November 17, 2015 — Abortion clinics in many states considered politically progressive are facing as much hardship as those in politically conservative states amid growing abortion restrictions nationwide, The Guardian reports.
Dwindling Access in Progressive States
According to The Guardian, the Abortion Care Network "found that for every three clinics that closed in a red state in the past few years, two clinics closed in a more liberal state -- one of the 17 states where Medicaid covers abortion, or one of 23 states that the Guttmacher Institute ... does not consider hostile to abortion access." Meanwhile, The Guardian found that just over half of the 50 clinics that shut down in 2014 were in liberal states.
ACN Executive Director Nikki Madsen said, "The trend is disturbing," adding, "It's taking root in states we traditionally think of as 'friendly' to abortion rights, without many people noticing."
According to The Guardian, each attack on abortion access in a conservative state takes resources from abortion-rights supporters focusing on challenges in more progressive states. Amanda Kifferly, head of patient advocacy for the Philadelphia Women's Center, said, "The south is where we have to put most of our energy," adding, "Any time there's a crisis, that's where it's coming from, and it goes right to the top of our to-do list."
According to The Guardian, abortion has been "isolated" from other medical services through "40 years of anti-abortion policies," making it one of the few procedures "that takes place almost exclusively in dedicated facilities." Meanwhile, "a confluence of factors make it difficult, financially, to sustain standalone clinics," such as low Medicaid reimbursement rates, The Guardian reports.
For example, Amy Hagstrom Miller, founder of a network of clinics called Whole Woman's Health, is one of the challengers to Texas' omnibus antiabortion-rights law (HB 2) and not able to dedicate resources to negotiate the Medicaid reimbursement rates her Maryland and Minnesota clinics receive for providing abortion care. According to The Guardian, Maryland and Minnesota both offer Medicaid reimbursements for abortion care, but the rates are so low that Whole Woman's Health loses between $155 and $1,640 for abortions provided for Medicaid beneficiaries, depending on the type and timing of the procedure. Hagstrom Miller said, "It's hurt us tremendously, financially."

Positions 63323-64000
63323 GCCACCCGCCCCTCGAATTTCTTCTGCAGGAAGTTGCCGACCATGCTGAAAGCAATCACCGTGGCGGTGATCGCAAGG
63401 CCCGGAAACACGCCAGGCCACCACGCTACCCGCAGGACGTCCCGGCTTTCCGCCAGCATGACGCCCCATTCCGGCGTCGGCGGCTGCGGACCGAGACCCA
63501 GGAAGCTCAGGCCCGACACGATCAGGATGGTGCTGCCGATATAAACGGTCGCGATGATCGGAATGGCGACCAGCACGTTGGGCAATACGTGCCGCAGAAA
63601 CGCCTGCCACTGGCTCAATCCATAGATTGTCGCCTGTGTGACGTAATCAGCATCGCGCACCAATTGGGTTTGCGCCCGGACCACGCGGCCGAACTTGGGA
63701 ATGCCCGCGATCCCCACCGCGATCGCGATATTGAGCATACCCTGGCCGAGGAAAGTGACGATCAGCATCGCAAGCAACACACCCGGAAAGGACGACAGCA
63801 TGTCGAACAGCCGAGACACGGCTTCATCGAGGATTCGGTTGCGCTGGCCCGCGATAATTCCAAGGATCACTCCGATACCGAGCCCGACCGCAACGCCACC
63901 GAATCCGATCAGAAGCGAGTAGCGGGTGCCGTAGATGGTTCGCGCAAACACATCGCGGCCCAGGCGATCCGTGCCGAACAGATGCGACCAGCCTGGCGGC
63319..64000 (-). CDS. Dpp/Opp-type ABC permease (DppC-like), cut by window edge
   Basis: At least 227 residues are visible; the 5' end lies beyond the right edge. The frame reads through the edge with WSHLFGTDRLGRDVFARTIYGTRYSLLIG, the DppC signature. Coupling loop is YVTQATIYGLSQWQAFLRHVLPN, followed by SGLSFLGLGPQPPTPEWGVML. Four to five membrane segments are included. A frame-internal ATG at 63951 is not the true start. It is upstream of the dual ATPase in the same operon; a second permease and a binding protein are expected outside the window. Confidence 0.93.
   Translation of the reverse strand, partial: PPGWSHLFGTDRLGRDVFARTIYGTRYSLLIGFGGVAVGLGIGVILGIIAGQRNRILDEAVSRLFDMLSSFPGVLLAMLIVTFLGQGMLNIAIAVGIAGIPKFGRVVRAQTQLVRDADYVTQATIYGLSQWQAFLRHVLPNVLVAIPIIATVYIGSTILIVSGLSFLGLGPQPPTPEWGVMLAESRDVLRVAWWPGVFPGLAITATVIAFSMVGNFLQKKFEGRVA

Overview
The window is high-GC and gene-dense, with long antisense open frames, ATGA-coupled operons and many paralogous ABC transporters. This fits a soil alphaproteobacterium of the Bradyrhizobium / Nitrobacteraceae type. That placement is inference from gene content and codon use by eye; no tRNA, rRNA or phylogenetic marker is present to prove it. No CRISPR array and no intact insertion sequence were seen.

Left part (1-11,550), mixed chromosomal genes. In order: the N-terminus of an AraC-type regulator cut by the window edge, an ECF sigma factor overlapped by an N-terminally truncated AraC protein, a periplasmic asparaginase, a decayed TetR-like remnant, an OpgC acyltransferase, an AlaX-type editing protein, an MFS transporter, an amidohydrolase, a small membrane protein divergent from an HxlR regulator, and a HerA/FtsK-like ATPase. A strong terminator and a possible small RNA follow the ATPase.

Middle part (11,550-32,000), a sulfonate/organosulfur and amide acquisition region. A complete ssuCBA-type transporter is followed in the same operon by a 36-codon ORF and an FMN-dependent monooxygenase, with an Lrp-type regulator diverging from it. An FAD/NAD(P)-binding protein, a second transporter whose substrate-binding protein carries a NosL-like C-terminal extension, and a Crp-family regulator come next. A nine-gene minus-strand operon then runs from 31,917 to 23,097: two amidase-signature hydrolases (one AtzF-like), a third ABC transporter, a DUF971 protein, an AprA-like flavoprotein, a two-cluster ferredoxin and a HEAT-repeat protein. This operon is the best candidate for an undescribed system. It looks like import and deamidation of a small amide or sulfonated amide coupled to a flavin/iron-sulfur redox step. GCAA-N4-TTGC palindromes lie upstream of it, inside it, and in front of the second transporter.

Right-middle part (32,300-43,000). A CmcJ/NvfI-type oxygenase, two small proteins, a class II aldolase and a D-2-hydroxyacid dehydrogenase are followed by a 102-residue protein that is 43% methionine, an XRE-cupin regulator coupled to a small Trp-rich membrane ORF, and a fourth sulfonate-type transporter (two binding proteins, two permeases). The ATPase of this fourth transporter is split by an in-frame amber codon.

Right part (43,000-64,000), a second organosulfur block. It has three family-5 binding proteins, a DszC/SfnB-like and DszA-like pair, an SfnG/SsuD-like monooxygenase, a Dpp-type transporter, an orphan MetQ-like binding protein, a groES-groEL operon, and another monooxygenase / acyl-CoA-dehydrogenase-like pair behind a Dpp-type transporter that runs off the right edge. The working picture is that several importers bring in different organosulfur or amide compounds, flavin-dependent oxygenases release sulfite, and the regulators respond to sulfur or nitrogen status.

A spokesperson for NARAL Pro-Choice New York added that clinics often cannot work on Medicaid reimbursement negotiations because they must prioritize more urgent concerns regarding clinic protesters and whether laws to block protestors from clinics are being enforced. Further, independent clinics sometimes lack the necessary staff to work on Medicaid reimbursement, as they already "are distracted by the copious regulations or the need to be political advocates," The Guardian reports. Hagstrom Miller said, "If we were doing healthcare that wasn't politicized, maybe this could be a top priority."
While some providers opt to stop accepting Medicaid altogether, many do not want to impede reproductive health services for low-income women. "It doesn't make business sense to offer what we offer," Hagstrom Miller said, adding, "But we have a mission and a vision." Jenifer Groves, the director of the Cherry Hill Women's Center in New Jersey, added, "We're not going to not see patients on Medicaid ... They need us. But in doing their abortions, it's a constant game to figure out how we're going to survive."
Abortion Isolated From Other Health Care Services
Meanwhile, Elizabeth Nash, senior researcher for Guttmacher, noted, "Abortion has been isolated to the point that it's not part of standard medical care."
Nash explained that antiabortion-rights harassment has prevented abortion from becoming more integrated with other health care services, which means dedicated abortion clinics have to support themselves on a limited range of services. "And no matter when a clinic closes, women who were dependent on that clinic have lost access," she added.
Some Clinics 'Thriving'
According to The Guardian, some clinics in liberal states have managed to thrive despite antiabortion-rights efforts.
For example, Cedar River Clinic in Washington state is one of the few abortion providers to have successfully negotiated increased Medicaid reimbursement rates. Connie Cantrell, the clinic's executive director, said, "We've only been successful throughout the years because Washington state cares about women, and they've provided more than just lip service to that idea." She added, "We would not have been successful if the state weren't open to those negotiations, if they did not want to make sure those services were available to low-income women" (Redden, The Guardian, 11/12).